Pharmaceutical Companies Facing First Opioid Trial After Pandemic Delays
Written by AskTheLawyers.com™
Written by AskTheLawyers.com™
The COVID-19 pandemic caused delays in litigation across the board; one of the biggest trials pushed back due to the virus has to do with allegedly deceptive marketing practices by several big-name pharmaceutical companies that underplayed the risk of serious addiction caused by the opioids they produce.
Four pharmaceutical companies have been named as defendants in this trial.
Johnson & Johnson, AbbVie’s Allergan unit, Teva Pharmaceutical, and Endo International are all named defendants accused of playing a significant role in nearly 500,000 overdose deaths in the United States. If successful, these companies will likely be required to pay out multi-billion dollar settlements to California counties that have been footing the bill for addiction and overdose-related expenses in their area, in addition to possible penalties for gross negligence in marketing.
Pharmaceutical companies are required to provide adequate warnings for medical providers and patients.
Inadequate and inaccurate warnings from pharmaceutical companies and medical providers are largely credited with the opioid crisis in the United States. Unfortunately, it is not uncommon for a patient who is prescribed opioid for a painful condition to find themself addicted to the drug despite being assured that addiction was not a significant risk.
It is hypothesized that pharmaceutical companies have been downplaying the risk of addiction associated with opioids for years in order to convince medical providers to stock and prescribe it more often, and for patients to be more willing to fill those prescriptions.
According to the Centers for Disease Control (CDC), a shocking number of overdose deaths in the U.S. were caused by opioids.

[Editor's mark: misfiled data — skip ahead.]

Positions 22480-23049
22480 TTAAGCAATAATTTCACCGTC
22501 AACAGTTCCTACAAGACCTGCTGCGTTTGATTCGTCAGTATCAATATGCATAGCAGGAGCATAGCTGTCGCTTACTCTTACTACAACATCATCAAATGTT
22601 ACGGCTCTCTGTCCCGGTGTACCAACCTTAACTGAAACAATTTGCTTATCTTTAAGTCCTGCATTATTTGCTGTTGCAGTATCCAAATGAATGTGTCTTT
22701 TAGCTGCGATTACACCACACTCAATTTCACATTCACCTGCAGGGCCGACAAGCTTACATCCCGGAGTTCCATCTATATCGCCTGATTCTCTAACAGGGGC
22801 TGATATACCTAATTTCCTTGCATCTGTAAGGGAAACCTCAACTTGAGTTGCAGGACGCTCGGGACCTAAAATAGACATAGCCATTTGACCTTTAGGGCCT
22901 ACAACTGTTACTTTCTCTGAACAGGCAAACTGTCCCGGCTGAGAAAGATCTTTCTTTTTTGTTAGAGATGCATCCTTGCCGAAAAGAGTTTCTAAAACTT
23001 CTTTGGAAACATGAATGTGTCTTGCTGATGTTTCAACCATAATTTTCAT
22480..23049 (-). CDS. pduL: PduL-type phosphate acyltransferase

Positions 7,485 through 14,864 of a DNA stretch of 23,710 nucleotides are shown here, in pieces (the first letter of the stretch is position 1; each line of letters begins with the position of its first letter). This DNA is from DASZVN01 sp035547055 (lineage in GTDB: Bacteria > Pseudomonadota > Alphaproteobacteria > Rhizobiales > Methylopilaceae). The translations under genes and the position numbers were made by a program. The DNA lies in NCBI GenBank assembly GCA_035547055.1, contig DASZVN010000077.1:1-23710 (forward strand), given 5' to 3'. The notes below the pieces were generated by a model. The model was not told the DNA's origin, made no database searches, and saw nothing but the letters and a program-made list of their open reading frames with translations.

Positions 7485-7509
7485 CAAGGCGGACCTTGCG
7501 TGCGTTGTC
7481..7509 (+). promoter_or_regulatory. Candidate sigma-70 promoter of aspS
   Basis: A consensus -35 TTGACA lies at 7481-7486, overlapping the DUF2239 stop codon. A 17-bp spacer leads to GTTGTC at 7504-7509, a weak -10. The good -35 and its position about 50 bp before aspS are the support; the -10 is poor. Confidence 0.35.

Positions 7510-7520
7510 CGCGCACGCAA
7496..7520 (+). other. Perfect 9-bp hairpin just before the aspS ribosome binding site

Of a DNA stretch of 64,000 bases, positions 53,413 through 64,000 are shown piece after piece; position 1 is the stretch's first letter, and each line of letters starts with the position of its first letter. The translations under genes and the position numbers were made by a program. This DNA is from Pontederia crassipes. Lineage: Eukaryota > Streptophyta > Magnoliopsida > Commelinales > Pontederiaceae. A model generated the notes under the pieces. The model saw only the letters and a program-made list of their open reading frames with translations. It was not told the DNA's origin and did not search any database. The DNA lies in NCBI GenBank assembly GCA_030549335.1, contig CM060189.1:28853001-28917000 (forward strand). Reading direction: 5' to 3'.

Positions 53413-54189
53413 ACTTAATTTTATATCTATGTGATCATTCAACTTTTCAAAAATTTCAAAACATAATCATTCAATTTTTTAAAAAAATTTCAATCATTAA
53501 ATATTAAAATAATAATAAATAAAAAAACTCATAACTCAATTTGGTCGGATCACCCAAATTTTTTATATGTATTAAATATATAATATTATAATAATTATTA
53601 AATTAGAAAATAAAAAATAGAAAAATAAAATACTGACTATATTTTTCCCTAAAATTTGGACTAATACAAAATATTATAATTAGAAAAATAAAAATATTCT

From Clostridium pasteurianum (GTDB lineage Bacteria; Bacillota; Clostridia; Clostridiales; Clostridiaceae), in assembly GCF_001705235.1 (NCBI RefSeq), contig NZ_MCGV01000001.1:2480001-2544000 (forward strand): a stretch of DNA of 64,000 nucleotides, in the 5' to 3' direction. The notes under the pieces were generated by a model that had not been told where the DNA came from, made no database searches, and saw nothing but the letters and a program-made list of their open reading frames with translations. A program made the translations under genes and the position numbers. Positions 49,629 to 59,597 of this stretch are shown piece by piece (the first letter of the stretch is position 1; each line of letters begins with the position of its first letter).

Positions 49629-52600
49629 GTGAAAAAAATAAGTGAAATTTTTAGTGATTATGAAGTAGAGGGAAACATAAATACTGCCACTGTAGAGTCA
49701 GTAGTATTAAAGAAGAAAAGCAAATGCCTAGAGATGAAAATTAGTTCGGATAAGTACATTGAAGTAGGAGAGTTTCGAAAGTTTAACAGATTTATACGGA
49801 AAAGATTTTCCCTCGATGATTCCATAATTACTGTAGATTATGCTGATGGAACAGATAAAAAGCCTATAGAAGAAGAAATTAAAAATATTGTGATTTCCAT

From 1999 to 2019, the CDC credits at least 500,000 deaths to opioid overdoses. Tracking these opioids and the users’ origin of addiction led researchers directly back to the pharmaceutical companies responsible for not only manufacturing but also marketing these products. However, the pharmaceutical companies in question argue that they followed the U.S. Food and Drug Administration’s (FDA) guidelines, and as an FDA approved pharmaceutical, cannot be held liable for damages resulting from opioid overdoses. It should be noted that similar litigation against Johnson & Johnson was won by the State of Oklahoma in 2019 with a $465 million judgment.
Similar litigation is upcoming in other states as well.
This slate of long-put-off litigation against allegedly negligent pharmaceutical companies is coming to be referred to by some legal professionals as the “day of judgement” and the “day of reckoning” for opioid manufacturers. Due to the pandemic, trials that should have already occurred were delayed, but with courts across the country reopening and established means of remote litigation in other areas, these and other pharmaceutical companies will be required to face these and other allegations in court to determine what role they played and continue to play in the opioid crisis.